At 15:20 on 5 September 1941, two Mark 1 spitfires collided over Edinburgh. Both aircraft crashed and one of them (X4560), piloted by Arthur Wescome Searle, from Rhodesia, dived into the garden of RBGE’s then curator, Roland Edgar Cooper. The pilot bailed out but was sadly killed as his parachute failed to open in time. He is buried in Dirleton cemetery in East Lothian.
Jimmy Ratter, who in 2011 celebrated his 50th year at RBGE, recalls standing in his grandparents garden as a seven-year-old boy watching a total of 12-16 spitfires flying low over Edinburgh just before the crash.
An excavation was organised by RBGE staff, with a team from the Dumfries and Galloway Aviation Museum, after the location of the crash was pinpointed by Pauline Scott who, as a young girl, was playing in a tent with a friend in her back garden. She recalled how she “peered out of the flaps of the tent and was horrified to see this shape hurtling towards me… the plane thankfully hit the ground on the other side of the high stone wall.” The excavation took place in July 2010, as an ideal opportunity arose from the temporary RBGE shop, which had been on this site, being moved as the John Hope Gateway opened.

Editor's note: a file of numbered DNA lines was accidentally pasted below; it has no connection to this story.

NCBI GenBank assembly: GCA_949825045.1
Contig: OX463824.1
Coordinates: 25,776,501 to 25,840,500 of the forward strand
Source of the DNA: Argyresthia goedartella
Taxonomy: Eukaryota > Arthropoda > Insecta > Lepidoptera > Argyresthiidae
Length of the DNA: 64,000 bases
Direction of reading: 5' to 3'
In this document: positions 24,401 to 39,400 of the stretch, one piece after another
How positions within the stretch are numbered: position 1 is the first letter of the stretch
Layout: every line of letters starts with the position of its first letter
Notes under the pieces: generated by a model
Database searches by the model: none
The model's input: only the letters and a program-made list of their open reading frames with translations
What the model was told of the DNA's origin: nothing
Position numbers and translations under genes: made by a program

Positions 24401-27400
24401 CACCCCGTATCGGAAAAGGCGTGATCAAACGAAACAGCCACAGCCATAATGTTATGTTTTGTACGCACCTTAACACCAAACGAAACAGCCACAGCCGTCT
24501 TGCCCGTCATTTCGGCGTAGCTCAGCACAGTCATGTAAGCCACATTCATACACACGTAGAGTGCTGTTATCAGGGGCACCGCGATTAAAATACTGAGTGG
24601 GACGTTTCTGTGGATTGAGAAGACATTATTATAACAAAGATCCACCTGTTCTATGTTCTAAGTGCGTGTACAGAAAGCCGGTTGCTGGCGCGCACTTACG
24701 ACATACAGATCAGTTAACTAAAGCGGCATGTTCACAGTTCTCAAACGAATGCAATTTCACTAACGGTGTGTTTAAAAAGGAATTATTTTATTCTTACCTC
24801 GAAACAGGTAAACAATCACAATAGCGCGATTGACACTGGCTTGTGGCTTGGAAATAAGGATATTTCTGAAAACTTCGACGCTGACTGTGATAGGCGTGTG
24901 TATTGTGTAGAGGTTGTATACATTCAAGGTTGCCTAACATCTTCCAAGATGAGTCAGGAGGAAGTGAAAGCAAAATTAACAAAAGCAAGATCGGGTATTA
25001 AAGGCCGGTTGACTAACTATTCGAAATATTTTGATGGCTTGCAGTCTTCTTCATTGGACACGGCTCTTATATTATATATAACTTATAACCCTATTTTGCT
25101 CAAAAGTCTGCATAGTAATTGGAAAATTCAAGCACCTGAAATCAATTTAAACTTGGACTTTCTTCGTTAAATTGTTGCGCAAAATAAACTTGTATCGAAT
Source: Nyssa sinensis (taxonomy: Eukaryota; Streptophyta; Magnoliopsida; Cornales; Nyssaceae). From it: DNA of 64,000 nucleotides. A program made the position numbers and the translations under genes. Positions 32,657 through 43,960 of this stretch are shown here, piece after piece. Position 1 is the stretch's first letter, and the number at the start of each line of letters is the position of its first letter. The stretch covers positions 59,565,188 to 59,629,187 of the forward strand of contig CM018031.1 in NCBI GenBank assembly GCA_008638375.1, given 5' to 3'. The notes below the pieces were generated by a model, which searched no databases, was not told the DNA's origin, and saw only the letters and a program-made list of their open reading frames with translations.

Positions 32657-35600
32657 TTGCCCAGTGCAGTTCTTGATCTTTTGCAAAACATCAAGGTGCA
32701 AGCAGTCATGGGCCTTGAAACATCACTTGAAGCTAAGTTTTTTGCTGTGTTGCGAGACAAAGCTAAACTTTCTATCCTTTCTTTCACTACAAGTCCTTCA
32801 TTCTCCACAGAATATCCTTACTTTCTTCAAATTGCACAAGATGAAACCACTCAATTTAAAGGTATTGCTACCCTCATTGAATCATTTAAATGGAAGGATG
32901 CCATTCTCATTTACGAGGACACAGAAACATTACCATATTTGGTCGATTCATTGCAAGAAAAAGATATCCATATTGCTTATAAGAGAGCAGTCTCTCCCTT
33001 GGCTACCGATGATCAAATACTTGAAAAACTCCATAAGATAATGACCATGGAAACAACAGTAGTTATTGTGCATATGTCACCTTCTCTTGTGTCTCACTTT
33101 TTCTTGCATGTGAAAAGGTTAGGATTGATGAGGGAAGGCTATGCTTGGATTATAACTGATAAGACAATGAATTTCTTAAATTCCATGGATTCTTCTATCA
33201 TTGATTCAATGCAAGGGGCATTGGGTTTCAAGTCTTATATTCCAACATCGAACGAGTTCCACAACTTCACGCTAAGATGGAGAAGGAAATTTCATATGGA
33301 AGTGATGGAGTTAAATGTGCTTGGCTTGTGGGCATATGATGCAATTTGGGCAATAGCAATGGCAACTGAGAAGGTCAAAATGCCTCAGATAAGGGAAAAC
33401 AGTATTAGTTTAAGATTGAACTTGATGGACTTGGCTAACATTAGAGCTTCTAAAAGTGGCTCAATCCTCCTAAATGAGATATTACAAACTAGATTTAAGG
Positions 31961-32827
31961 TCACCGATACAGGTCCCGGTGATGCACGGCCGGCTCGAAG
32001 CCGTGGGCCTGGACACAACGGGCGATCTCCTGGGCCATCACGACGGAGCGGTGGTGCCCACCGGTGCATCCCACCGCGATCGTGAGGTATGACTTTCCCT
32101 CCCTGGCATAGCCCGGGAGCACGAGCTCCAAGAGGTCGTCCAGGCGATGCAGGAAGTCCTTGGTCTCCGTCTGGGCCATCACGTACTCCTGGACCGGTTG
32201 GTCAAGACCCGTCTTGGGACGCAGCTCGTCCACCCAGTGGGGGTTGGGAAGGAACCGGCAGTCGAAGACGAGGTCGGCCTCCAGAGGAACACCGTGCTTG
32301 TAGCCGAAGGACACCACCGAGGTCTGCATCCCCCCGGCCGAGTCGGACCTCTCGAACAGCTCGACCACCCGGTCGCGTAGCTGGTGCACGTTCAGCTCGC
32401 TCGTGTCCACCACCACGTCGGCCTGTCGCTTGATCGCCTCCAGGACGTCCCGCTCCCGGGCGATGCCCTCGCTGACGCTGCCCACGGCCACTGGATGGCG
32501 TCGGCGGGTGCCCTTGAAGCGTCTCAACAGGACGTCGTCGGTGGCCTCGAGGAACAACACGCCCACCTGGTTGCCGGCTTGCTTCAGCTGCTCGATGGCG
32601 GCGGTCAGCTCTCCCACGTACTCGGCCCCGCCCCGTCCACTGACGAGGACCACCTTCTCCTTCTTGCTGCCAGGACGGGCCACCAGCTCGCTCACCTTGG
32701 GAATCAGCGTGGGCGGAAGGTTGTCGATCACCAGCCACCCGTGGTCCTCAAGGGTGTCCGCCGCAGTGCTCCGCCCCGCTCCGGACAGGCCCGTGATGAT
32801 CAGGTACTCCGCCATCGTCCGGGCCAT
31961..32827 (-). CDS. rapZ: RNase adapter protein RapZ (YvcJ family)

No large pieces of the aircraft remained; however there were some interesting finds, including airframe and engine parts, cockpit Perspex, armoured glass and the stainless steel cockpit catch that was the last thing Pilot Officer Searle operated before leaving the aircraft.
Research by RBGE staff have found that Spitfire X4560 went into service in September 1940 and was involved in combat sorties as part of 609 squadron during the Battle of Britain. While being flown by Pilot Officer John Bisdee on 7th October 1940, X4560 shot down a Messerschmitt Bf110 near Portland. It was damaged in operations on 8th November 1940 and was repaired, eventually ending up based with 123 squadron at Drem in 1941.
This panel marks the location of this interesting, if slightly different, piece of Botanics history.
To find out more about the Dumfries and Galloway Aviation Museum please visit their website